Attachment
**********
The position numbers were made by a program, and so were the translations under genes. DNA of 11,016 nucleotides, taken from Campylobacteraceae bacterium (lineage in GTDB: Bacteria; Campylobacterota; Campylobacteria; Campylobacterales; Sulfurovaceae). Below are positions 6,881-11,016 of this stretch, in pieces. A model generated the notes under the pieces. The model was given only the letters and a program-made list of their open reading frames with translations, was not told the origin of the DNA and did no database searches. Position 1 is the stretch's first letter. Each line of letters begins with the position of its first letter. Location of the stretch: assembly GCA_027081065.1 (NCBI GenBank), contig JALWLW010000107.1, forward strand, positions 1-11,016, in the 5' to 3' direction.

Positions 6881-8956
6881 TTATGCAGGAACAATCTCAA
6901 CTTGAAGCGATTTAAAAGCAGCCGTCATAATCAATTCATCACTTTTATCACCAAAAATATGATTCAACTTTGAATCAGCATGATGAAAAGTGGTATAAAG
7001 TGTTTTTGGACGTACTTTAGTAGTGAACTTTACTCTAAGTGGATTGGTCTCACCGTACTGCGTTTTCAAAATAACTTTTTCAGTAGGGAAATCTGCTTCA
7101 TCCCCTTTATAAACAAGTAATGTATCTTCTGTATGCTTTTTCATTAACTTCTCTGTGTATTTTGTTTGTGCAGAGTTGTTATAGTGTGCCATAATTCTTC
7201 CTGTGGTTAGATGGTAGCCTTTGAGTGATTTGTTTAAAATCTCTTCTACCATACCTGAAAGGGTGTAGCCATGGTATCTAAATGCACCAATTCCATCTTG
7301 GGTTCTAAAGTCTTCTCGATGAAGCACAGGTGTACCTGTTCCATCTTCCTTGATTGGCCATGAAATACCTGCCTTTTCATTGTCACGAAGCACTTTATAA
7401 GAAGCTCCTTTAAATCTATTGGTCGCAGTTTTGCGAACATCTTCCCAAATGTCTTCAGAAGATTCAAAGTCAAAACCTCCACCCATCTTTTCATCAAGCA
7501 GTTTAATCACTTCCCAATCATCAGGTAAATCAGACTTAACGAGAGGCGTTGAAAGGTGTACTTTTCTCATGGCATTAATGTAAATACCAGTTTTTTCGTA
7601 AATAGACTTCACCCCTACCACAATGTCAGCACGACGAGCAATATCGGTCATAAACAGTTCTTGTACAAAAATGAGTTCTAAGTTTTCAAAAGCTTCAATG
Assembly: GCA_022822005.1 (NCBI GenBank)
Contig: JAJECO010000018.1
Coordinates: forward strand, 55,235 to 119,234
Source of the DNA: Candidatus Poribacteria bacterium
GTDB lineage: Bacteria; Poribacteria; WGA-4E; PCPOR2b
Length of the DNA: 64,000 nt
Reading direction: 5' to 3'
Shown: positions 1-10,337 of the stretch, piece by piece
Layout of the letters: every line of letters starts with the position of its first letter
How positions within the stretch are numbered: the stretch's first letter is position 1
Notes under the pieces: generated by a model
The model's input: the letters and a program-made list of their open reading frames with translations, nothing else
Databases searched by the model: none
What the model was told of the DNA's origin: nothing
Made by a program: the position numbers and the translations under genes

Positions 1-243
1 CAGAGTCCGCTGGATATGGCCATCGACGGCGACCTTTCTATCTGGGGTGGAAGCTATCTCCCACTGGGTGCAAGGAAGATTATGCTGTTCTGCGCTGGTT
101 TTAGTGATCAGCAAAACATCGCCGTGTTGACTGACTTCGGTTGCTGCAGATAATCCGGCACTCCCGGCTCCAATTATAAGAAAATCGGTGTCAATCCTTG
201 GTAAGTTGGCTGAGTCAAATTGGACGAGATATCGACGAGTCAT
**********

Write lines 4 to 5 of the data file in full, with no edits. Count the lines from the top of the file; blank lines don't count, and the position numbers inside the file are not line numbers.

6901 CTTGAAGCGATTTAAAAGCAGCCGTCATAATCAATTCATCACTTTTATCACCAAAAATATGATTCAACTTTGAATCAGCATGATGAAAAGTGGTATAAAG
7001 TGTTTTTGGACGTACTTTAGTAGTGAACTTTACTCTAAGTGGATTGGTCTCACCGTACTGCGTTTTCAAAATAACTTTTTCAGTAGGGAAATCTGCTTCA